We chose to only visit one of the two suggested locations the owner gave us because one of them would've taken an extra hour and a half in the opposite direction (RT) to get to. We did go out to the overlook away from the main Horseshoe Bend overlook and really enjoyed avoiding all the crowds while taking in the views there. Avoiding the crowds was worth "the price of admission" to get there alone; it wasn't until we visited the restrooms at the main trailhead after we'd quietly enjoyed the area with only one other semi-distantly located photographer that we realized how blessed we were by the vehicle owner's suggestion - the trailhead was packed! Probably over 100 different vehicles there including large tour buses and more cars streaming in looking for parking the whole time we were there, with a constant flow of people up to and back from the overlook located some distance away from the lot...wow...good reason to keep THE FORMATION as secret as can be...It's amazing how much crowds of people milling noisily around diminish the otherwise wild feeling of a place...​



Neat wiggly rock formation near the alternate viewpoint for Horseshoe Bend.



Perspectives on Horseshoe Bend.



My sister, Brittany, at Horseshoe Bend.



Melanie taking the view in on the edge at Horseshoe Bend.



Brittany wanders a little closer for a better view of the river below. The high outcropping in the distant upper-right is where the masses go...



Melanie frequently sits closer to the edge than I'm comfortable with...but it does make for some epic pictures... :)



Part of the nice section of approach road into THE FORMATION; there's about twenty miles of this where the worst you have to deal with are some occasionally deep ruts; this whole stretch could be navigable in a passenger car if you were careful around the deeper ruts, but shortly after the turn-off from this road things move rapidly into the 4WD/high-clearance zone.



Rainbow-colored hills in the distance along the way. Cool stuff. :)

After leaving the exceptionally crowded restrooms/parking area at Horseshoe Bend we began the lengthy drive to THE FORMATION we took a more southern approach that still requires a lot of rough driving but avoids what are, often, the very worst parts of the road in to THE FORMATION. Even taking the "easier route" we didn't take any pictures on the road in because we were too busy trying to make the drive safely. We had written directions saved into our phones we were following in addition to a GPS pre-mapped route I had carefully put together while comparing the details of our written directions and satellite imagery of the area. Getting lost out here is a very real possibility and navigation should not be taken lightly. We found the drive out very adventurous (and fun!) and we were able to complete the journey there without any major incident attending - which took about an hour and a half to cover the approximately twenty miles of "decent" dirt road that connects to the main highway and the fifteen much rougher miles over occasional substantial rock obstacles and through a lot of very deep sand thereafter that bring you to THE FORMATION. Some destinations can be reached in a passenger car with a bit of bravado (and questionable judgment), but THE FORMATION is not one of these; please do not underestimate the difficulty of the drive there and back - come prepared in that regard.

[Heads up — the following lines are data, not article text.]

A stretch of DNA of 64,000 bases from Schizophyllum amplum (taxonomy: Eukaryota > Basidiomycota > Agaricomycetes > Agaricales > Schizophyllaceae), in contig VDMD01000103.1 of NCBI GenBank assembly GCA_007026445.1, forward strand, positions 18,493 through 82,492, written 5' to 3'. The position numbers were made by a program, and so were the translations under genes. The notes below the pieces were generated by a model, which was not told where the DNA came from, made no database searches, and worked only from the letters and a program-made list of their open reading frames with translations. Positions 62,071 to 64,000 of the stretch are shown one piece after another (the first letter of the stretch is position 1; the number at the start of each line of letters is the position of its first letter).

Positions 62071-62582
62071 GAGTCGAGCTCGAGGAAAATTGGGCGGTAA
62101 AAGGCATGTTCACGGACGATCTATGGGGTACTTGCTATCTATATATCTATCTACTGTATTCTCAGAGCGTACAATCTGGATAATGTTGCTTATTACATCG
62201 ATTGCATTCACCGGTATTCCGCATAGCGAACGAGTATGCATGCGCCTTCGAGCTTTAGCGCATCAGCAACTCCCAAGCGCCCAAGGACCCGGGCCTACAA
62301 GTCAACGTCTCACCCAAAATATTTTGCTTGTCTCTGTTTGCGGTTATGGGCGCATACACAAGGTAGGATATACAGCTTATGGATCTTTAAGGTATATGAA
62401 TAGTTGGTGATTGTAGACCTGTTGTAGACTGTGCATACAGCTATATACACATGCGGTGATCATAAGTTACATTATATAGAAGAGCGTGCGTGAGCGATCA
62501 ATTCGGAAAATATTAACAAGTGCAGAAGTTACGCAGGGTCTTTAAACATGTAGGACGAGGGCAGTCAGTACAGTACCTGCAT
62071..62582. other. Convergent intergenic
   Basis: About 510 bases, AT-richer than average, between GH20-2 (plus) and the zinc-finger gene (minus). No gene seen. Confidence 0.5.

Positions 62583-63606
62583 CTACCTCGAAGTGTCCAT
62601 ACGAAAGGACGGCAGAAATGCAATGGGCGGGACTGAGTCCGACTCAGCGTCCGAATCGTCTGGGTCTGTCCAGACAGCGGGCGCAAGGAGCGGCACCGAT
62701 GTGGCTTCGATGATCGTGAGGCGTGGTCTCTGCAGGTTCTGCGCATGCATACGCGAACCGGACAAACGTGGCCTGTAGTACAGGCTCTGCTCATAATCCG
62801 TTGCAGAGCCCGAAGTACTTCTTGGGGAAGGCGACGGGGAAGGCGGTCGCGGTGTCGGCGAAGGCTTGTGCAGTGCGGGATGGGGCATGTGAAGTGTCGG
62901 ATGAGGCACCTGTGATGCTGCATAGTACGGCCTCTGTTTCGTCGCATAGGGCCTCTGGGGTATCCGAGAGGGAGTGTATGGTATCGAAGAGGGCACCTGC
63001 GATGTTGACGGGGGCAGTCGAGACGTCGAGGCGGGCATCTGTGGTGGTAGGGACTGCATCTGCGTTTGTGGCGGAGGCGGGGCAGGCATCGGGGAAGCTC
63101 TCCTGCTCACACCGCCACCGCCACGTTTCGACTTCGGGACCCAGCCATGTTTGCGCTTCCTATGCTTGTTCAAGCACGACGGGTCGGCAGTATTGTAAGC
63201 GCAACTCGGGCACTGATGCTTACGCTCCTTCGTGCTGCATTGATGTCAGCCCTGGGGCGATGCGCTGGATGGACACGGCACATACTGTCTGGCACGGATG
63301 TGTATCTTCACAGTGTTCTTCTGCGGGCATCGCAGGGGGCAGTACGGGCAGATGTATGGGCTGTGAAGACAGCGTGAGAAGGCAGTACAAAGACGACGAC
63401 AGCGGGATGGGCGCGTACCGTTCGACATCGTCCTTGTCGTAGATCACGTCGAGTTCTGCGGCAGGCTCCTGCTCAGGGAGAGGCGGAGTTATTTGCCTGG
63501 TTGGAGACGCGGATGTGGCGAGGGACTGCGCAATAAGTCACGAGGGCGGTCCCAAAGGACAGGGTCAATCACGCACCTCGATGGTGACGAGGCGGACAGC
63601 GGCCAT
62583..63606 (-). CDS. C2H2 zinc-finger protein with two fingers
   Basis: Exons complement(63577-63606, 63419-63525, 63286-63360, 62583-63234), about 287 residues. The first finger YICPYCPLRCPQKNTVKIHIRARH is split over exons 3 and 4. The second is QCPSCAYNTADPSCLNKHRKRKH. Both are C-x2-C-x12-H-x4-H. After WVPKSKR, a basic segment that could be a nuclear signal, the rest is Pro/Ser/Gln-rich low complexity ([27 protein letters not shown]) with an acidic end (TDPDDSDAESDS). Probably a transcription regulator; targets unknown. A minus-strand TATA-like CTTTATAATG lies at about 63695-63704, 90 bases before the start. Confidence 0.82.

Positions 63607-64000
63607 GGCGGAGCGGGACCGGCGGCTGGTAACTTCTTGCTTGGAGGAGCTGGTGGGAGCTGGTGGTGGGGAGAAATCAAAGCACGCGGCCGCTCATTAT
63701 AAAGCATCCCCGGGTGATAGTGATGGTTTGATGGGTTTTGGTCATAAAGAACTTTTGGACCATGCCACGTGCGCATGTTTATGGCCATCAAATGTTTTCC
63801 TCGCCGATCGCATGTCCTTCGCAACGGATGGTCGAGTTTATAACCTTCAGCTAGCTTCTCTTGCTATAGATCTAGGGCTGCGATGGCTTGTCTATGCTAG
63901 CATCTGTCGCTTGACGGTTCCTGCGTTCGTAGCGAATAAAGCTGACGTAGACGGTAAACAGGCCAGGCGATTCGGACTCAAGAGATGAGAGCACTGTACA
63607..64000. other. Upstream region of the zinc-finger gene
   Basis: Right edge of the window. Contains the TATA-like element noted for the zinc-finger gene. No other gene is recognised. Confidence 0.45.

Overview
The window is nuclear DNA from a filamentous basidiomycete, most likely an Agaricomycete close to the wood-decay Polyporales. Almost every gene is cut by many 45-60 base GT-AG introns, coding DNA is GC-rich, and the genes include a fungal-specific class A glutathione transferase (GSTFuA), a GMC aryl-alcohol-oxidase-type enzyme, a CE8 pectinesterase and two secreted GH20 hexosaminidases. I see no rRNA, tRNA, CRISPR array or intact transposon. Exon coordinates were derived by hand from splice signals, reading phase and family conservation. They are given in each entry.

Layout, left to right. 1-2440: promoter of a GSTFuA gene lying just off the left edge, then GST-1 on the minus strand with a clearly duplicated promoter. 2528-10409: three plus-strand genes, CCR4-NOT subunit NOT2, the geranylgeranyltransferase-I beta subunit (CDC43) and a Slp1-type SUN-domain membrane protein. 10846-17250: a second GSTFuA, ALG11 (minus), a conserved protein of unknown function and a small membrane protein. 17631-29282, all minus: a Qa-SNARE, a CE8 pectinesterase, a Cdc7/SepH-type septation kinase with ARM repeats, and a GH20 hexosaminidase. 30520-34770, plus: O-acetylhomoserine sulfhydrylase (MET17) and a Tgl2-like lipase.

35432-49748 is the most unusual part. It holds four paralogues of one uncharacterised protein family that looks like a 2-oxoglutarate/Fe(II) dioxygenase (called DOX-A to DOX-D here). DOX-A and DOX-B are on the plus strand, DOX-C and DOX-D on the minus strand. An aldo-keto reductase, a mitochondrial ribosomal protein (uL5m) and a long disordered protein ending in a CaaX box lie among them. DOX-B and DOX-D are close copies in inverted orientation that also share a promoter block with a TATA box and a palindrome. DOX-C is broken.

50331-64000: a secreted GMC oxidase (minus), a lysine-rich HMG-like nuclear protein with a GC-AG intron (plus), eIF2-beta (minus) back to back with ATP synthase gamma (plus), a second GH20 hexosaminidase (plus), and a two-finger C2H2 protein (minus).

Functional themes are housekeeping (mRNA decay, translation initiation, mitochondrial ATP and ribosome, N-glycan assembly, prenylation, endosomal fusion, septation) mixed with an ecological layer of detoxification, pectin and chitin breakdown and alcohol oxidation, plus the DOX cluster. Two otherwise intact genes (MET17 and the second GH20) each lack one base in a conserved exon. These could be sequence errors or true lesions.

Upon reaching the trailhead/parking area for THE FORMATION we found a few other vehicles: some dune buggy-typed things and several large high-clearance 4WD units. Not too long after we arrived and had eaten our lunch in our nearby chosen campsite (it was early afternoon at this point) most of these other vehicles were gone and we found ourselves largely alone till much later that evening when two or three other cars showed up out there. Despite others being out there with us the area never felt crowded and we rarely saw anyone besides our little group while we were out there.​



Coming in to the outside edge of THE FORMATION.

When we'd completed our lunch I led our little group out onto THE FORMATION. As expected, the others were blown away - as was I on my first visit out there. I led them around a bit and gave them a little orientation to how the area was spread out and then, after a while, our little group split up for a time before we linked up again an hour or two later. I was taking a lot of pictures of the area and the others wanted to wander a bit around while I occasionally had to wait for better light as sporadic cumulus clouds floated over the sun. While taking photographs of various things I noted to myself and expressed to the others with me how the skies looked like they were primed for an exceptional sunset later that day, with good cloud activity but a clear opening to the west nearer to the horizon...I hoped it would stay that way...



Brittany and Sarah hiking through the beginning of some of the most spectacular desert terrain on the planet.



Melanie heads towards a small slot canyon-like area that requires some very light scrambling.



Down in the slot-like area.



My sister, Brittany, scoots down some steep rock while Sarah snags a photo behind. :)



This is one of many curious geologic phenomena out here on THE FORMATION; there are bands of color that have somehow shifted in contrary directions many times over a small distance as though someone intentionally took a section of rock and moved it up, then the adjacent section down, then the next section up again, etc, but not in any definitive pattern...it's a very curious thing I've observed in a number of places out here but it is, at the very least, very visually interesting - which, out on THE FORMATION seems par for the course. :)



Melanie scrambles up to a higher vantage point while Brittany checks out the area.



Nice of Melanie to provide a little scale to the area. :)



Check out this texture, though...amazing! :)